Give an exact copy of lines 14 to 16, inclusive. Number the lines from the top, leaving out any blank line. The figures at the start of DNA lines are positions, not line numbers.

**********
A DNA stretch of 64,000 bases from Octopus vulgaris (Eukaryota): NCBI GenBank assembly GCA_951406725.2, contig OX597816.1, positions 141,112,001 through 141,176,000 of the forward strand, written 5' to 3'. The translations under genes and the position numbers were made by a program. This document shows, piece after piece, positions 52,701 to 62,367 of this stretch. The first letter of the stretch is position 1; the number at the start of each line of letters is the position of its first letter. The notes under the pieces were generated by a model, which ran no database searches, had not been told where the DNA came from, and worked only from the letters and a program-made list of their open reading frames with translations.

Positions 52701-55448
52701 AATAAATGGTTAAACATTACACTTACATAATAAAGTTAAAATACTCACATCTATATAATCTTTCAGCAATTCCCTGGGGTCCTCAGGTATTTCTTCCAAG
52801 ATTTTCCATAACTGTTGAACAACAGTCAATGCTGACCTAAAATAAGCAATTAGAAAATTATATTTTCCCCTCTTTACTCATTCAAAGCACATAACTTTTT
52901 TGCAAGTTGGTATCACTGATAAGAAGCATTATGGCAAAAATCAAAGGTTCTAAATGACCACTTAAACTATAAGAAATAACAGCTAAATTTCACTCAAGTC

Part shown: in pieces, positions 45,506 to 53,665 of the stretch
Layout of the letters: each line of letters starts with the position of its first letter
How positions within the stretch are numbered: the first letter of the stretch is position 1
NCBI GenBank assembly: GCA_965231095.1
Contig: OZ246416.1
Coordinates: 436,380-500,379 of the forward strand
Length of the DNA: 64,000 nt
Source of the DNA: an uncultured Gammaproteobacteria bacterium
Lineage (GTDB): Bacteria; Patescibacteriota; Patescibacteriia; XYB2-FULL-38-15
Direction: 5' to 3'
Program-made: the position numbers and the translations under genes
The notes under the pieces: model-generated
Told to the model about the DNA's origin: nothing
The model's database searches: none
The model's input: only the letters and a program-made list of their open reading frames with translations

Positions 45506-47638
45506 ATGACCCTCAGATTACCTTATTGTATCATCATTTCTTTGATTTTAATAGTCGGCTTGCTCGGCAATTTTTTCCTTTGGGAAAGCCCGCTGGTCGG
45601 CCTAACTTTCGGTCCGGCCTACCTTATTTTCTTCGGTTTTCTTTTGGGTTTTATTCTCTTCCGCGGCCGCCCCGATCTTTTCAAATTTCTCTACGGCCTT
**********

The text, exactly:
Lineage (GTDB): Bacteria; Patescibacteriota; Patescibacteriia; XYB2-FULL-38-15
Direction: 5' to 3'
Program-made: the position numbers and the translations under genes